And the truth is, for most successful top grossing games, the cost of distributing a mobile game far exceeds the cost of developing the game, and because the cost to download a free game is $0, it is much easier to market.
The reason that the most popular games are free-to-play is because a free game has less barriers to download than a paid game, anyone can download a free game. In addition, the law of demand states when the price of a product increases, the demand for the same product will fall.
This is not classical conditioning, this is the law of demand, and any product with the price point of $0 will command more demand than the same product with a higher price point.”
“Aksel (the author) and his team built a paid game, Battlestation: Harbringer. That game received featuring from both Apple and Google after its launch. Yet that featuring wasn’t enough to make the indie company profitable. Aksel argues that because freemium games people are not willing to drop few dollars for a game with “quality content”.
Aksel’s main argument is that only games that appeal to the masses can succeed in the current market. And you know what, he is right. We take it as granted. In the freemium model the amount of active players in the game translates directly to success of the title. So the more downloads you get and the more players you keep the more profitable your business will be. This means that you have to create games that both accessible and engaging. Games that are easy to get into but difficult to master. And by benchmarking the top titles we end up creating games that are same but different.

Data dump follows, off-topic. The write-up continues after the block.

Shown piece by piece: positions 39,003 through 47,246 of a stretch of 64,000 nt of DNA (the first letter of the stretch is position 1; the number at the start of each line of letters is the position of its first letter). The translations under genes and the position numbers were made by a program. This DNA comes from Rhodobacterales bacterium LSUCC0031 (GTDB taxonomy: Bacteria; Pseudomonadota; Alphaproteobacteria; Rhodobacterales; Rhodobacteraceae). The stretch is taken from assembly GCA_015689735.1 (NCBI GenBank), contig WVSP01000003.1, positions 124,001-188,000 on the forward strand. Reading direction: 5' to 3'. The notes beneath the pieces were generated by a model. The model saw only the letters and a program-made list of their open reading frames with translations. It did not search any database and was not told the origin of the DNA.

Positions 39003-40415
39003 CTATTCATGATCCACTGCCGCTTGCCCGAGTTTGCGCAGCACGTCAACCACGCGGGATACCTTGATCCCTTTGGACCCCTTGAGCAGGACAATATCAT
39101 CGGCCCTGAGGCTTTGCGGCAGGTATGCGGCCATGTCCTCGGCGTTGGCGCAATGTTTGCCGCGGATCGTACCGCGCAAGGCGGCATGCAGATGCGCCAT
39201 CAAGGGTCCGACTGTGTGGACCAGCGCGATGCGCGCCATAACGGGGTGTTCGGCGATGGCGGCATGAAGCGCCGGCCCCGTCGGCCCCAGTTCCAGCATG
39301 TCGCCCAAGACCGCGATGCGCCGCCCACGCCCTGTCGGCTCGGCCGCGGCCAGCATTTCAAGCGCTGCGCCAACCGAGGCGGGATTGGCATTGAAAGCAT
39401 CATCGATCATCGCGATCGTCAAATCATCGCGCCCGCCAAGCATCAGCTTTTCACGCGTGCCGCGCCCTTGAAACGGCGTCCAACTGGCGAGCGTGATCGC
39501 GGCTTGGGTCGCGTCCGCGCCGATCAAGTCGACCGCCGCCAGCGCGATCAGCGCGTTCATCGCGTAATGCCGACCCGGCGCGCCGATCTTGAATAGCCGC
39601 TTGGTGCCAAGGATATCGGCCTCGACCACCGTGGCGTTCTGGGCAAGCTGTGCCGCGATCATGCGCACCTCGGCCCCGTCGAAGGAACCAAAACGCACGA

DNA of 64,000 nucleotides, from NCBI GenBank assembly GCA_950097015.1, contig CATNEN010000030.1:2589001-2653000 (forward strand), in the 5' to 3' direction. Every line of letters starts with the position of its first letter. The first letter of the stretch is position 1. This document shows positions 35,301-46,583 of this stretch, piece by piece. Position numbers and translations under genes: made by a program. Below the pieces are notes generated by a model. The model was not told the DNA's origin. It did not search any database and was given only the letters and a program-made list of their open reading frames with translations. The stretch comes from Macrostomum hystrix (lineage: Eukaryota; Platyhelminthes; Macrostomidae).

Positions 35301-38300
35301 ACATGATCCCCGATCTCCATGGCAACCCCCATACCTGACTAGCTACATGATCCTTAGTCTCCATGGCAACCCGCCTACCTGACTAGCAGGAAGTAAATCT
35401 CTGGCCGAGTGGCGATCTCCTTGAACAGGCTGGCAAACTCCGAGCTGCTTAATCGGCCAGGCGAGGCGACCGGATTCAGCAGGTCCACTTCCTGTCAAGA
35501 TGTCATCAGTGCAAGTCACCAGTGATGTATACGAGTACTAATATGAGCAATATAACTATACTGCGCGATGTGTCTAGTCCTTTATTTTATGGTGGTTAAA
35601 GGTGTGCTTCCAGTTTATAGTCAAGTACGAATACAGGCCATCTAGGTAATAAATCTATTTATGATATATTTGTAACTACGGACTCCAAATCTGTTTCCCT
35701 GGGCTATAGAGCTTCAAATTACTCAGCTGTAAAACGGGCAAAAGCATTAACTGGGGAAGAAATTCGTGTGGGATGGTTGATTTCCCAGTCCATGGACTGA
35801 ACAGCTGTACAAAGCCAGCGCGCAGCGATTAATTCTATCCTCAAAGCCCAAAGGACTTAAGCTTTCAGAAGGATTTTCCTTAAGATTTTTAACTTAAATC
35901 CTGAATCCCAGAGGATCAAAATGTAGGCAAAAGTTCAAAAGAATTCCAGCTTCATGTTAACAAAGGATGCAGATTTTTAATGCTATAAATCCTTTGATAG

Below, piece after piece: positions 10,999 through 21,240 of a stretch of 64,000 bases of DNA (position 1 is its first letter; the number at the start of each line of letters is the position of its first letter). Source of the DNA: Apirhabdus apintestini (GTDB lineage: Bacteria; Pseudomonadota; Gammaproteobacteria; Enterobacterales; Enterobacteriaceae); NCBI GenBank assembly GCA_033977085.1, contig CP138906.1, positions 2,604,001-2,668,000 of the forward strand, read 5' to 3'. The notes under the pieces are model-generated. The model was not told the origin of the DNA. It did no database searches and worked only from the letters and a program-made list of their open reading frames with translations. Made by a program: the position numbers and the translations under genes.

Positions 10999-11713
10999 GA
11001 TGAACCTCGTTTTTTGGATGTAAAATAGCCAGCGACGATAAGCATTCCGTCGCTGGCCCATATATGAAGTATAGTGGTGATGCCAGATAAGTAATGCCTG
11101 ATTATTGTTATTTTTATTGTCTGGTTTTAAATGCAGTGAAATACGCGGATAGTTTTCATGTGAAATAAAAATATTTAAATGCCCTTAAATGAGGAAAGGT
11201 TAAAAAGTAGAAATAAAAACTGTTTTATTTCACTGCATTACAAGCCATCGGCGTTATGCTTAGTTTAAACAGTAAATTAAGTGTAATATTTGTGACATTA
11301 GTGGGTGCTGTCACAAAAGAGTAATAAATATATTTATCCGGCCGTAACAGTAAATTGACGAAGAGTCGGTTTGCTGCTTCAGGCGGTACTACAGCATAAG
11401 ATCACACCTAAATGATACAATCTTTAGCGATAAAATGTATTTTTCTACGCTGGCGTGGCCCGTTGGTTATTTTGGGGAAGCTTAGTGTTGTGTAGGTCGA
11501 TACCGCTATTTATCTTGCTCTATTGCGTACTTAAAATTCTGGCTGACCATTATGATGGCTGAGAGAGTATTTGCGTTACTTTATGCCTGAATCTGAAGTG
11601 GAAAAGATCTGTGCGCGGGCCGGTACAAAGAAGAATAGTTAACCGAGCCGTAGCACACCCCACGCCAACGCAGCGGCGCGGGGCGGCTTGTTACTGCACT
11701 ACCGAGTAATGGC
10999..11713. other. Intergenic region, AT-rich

Unlike freemium games, which can afford paid user acquisition due to high life time value, paid games are fully dependent on Apple’s featuring and word-of-mouth. And as Aksel points out, we have taught players to expect free games instead of dropping few dollars for a new game.
In the end, I think we can all relate with author Aksel Junkkilla. He has to layoff team member because the game they built ended up being a commercial failure. Maybe because of this harsh disappointment he blames the industry for his failure where in fact his product was simply wrong for the market. We have made it close to impossible for paid games to coexist next to freemium games. Whether that is good or bad is for each of us to decide.”